‘The NHS is committed to treating people with other forms of addiction, but not gambling, and so the onus is on the third sector to provide the services necessary to support those who suffer …’
In this month’s magazine, DDN reports on the level of treatment that is available for the estimated 450,000 people in the UK with a gambling problem. Click on the links below to read more, and don’t forget to join the discussion by commenting, tweeting and liking our Facebook page.
Read our round-up of what’s happening across the UK
The rate of deaths linked to new psychoactive substances could be ‘higher than heroin’ within two years, according to a report from the Centre for Social Justice (CSJ) think tank.
Health warnings should be included on all alcohol labels, says the All Party Parliamentary Group (APPG) on Alcohol Misuse, to go alongside a new government-funded awareness campaign on alcohol harm.
Legislation has come into force this month allowing services to provide aluminium foil ‘for the purpose of smoking drugs’, with a new briefing from Public Health England (PHE) explaining the new rules and providing advice on their implementation.
The number of drug-related deaths in Scotland fell by 9 per cent last year, according to figures from the Scottish Government, with deaths among under-25s the lowest since records began.
Don’t miss any of the latest magazine features
The estimated 450,000 people in the UK with a gambling problem are at a distinct disadvantage when it comes to getting access to treatment. DDN reports.
A new, improved State of the sector report is underway and needs your input, says Paul Anders.
The language of new drugs can be unhelpful at best and risky at worst. Kevin Flemen offers a guide.
Harnessing the strength within our recovery community is the key to answering social problems, say Tony Williams and Mario Sobczak of Kingston RISE.
Recently retired substance misuse manager for Bristol City Council, Sue Bandcroft, reflects on decades of change in the sector.
As Broadway Lodge celebrates 40 years of offering treatment for a variety of addictions, Karen Kirby shares the steps they have taken to adapt and thrive.
In the run-up to the UK Recovery Walk this month, Annemarie Ward looks at how far the charity has come and where it’s heading.
Be part of the the debate with the latest letters and comment
‘I hope other prison inmates reading this can keep the faith and beat the drink, do it on their own and stick two fingers up to a prison system that does not care.’ – Peter Mace, HMP Bure
‘Only poor people are weighed and measured by how much they cost the country. In fact, all of us, one way or another, represent a cost: whether by living too long or studying too much or mismanaging complex financial products.’ – Zoe Williams, Guardian, 18 August
Catch up on your favourite columnists
Right for the people — When do specialist drug and alcohol services play a part in the wider public health agenda, asks Marcus Roberts. Read here.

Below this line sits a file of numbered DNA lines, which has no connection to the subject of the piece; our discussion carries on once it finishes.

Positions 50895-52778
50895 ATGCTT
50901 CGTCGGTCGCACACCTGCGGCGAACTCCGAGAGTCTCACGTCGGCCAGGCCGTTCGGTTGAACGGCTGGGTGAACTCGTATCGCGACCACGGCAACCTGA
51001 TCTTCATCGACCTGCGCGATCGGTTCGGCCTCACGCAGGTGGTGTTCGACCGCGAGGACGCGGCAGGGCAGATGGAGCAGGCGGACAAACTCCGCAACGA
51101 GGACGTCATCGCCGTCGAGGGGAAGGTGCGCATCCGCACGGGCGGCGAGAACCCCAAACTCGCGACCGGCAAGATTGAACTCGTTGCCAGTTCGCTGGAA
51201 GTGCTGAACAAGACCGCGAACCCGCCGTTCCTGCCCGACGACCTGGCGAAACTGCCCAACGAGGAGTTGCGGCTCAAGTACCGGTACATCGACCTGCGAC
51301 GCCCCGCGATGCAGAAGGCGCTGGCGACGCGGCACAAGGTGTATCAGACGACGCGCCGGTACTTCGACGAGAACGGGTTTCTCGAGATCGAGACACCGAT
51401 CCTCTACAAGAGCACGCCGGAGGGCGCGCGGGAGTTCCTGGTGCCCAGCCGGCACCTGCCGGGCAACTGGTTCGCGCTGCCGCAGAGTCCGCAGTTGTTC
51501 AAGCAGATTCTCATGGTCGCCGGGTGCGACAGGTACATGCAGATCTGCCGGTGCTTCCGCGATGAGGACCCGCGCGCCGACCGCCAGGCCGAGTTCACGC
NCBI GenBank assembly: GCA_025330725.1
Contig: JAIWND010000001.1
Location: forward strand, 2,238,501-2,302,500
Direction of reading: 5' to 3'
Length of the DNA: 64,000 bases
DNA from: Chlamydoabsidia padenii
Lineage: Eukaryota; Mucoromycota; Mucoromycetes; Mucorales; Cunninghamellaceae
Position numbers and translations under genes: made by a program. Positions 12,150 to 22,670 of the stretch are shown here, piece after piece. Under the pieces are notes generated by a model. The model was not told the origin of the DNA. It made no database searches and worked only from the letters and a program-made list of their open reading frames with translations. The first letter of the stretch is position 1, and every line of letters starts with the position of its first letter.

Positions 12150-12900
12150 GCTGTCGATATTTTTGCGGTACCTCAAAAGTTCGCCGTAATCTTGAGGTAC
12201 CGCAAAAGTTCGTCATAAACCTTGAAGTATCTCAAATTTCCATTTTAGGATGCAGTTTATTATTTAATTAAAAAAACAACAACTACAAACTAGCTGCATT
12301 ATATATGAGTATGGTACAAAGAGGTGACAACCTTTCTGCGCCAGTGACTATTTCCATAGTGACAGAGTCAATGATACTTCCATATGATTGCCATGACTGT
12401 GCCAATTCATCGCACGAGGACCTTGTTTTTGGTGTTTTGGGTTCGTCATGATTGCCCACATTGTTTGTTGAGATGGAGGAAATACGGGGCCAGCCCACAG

Challenging behaviour — Although primary care is an ideal place for treating substance problems, sometimes extra support is needed, says Dr Steve Brinksman. Read here.
Mind the gap — Employability support should be an important part of tackling reoffending rates, says Amar Lodhia. Read here.
Becoming change-makers — It’s time to leave our little bubbles and make recovery visible, says Alistair Sinclair. Read here.
Release solicitor Kirstie Douse answers your legal questions. This month: I was attacked – How can I get compensation? Read here.
Voices of strength – Adfam’s carol concert reminder. Read here.
DDN’s place to share knowledge and good practice
Michael Gilbert talks to DDN about StreetRx.com, a new website that encourages the exchange of information between drug users while also promoting harm reduction
With family planning a sensitive and controversial subject, the sexual health needs of service users can be overlooked. Rosie Mundt-Leach tells DDN how a south London drug service has teamed up with commissioners and sexual health experts to offer open in-house clinics, with promising results.
Sue Reynolds, the clinical lead of substance misuse at HMP Littlehey, tells DDN about joining the growing number of prisons to introduce a life-saving take-home naloxone programme for prisoners upon release.
Charlotte Tarrant explains how Equinox Care’s mutual aid groups for cannabis and alcohol misuse have built a network of support for local users.
Graham Marshall shares how Spitalfields Crypt Trust’s social enterprises have helped service users build the confidence to get back to work.
Jenni Parker tells DDN about the Aurora Project Lambeth, a social enterprise that offers volunteer-led peer mentoring to people in treatment.
Jonathan Munro tells DDN about the pioneering partnership working happening among prisons in the North East.
Kevin Westbury tells DDN about Jam Straight, a place where people in recovery can relax, socialise and enjoy some good music.
Doncaster Rovers Community Sports and Education Foundation describe how their new education programme is helping to boost confidence and wellbeing.
Julia Dixon-Large tells DDN about BADSUF’s innovative, volunteer-led charity shop.
Natasha Bray of the Wallich Community House Team shares how she delivered a successful naloxone training initiative.
If you’ve approached a familiar area of practice differently, or started a new initiative in your area, we want to hear about it – email email@example.com
September 9, 2014
Nearly, 2,000 drug misuse deaths were registered in England and Wales in 2013, according to figures released by the Office for National … [Read More...]
September 8, 2014
Legislation has come into force this month allowing services to provide aluminium foil ‘for the purpose of smoking drugs’, with a new … [Read More...]